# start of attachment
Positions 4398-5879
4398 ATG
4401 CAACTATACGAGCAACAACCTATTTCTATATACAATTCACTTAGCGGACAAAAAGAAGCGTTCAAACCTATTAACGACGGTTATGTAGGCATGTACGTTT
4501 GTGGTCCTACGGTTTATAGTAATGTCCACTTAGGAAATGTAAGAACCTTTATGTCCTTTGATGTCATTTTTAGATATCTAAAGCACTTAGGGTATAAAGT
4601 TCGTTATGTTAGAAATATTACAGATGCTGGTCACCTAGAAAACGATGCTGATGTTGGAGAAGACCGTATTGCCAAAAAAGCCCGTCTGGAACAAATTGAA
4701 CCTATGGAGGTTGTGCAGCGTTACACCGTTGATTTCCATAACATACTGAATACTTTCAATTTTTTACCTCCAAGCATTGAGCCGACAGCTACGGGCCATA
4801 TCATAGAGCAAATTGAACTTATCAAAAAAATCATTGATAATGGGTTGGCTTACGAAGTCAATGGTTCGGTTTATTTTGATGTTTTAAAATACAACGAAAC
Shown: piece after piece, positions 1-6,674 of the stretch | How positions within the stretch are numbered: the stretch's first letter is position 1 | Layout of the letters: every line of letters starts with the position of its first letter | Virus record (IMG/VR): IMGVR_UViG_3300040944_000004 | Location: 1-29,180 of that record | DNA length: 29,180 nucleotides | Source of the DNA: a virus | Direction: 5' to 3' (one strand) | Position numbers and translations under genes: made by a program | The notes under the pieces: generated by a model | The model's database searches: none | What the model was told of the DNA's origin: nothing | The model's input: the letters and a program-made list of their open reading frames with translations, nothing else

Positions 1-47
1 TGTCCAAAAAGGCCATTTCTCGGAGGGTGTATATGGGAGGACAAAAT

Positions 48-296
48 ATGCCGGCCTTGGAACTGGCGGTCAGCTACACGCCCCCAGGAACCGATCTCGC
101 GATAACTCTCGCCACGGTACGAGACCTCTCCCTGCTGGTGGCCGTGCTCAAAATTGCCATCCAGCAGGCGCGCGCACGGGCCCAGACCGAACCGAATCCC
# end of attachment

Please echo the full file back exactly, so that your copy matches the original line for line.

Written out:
Positions 4398-5879
4398 ATG
4401 CAACTATACGAGCAACAACCTATTTCTATATACAATTCACTTAGCGGACAAAAAGAAGCGTTCAAACCTATTAACGACGGTTATGTAGGCATGTACGTTT
4501 GTGGTCCTACGGTTTATAGTAATGTCCACTTAGGAAATGTAAGAACCTTTATGTCCTTTGATGTCATTTTTAGATATCTAAAGCACTTAGGGTATAAAGT
4601 TCGTTATGTTAGAAATATTACAGATGCTGGTCACCTAGAAAACGATGCTGATGTTGGAGAAGACCGTATTGCCAAAAAAGCCCGTCTGGAACAAATTGAA
4701 CCTATGGAGGTTGTGCAGCGTTACACCGTTGATTTCCATAACATACTGAATACTTTCAATTTTTTACCTCCAAGCATTGAGCCGACAGCTACGGGCCATA
4801 TCATAGAGCAAATTGAACTTATCAAAAAAATCATTGATAATGGGTTGGCTTACGAAGTCAATGGTTCGGTTTATTTTGATGTTTTAAAATACAACGAAAC
Shown: piece after piece, positions 1-6,674 of the stretch | How positions within the stretch are numbered: the stretch's first letter is position 1 | Layout of the letters: every line of letters starts with the position of its first letter | Virus record (IMG/VR): IMGVR_UViG_3300040944_000004 | Location: 1-29,180 of that record | DNA length: 29,180 nucleotides | Source of the DNA: a virus | Direction: 5' to 3' (one strand) | Position numbers and translations under genes: made by a program | The notes under the pieces: generated by a model | The model's database searches: none | What the model was told of the DNA's origin: nothing | The model's input: the letters and a program-made list of their open reading frames with translations, nothing else

Positions 1-47
1 TGTCCAAAAAGGCCATTTCTCGGAGGGTGTATATGGGAGGACAAAAT

Positions 48-296
48 ATGCCGGCCTTGGAACTGGCGGTCAGCTACACGCCCCCAGGAACCGATCTCGC
101 GATAACTCTCGCCACGGTACGAGACCTCTCCCTGCTGGTGGCCGTGCTCAAAATTGCCATCCAGCAGGCGCGCGCACGGGCCCAGACCGAACCGAATCCC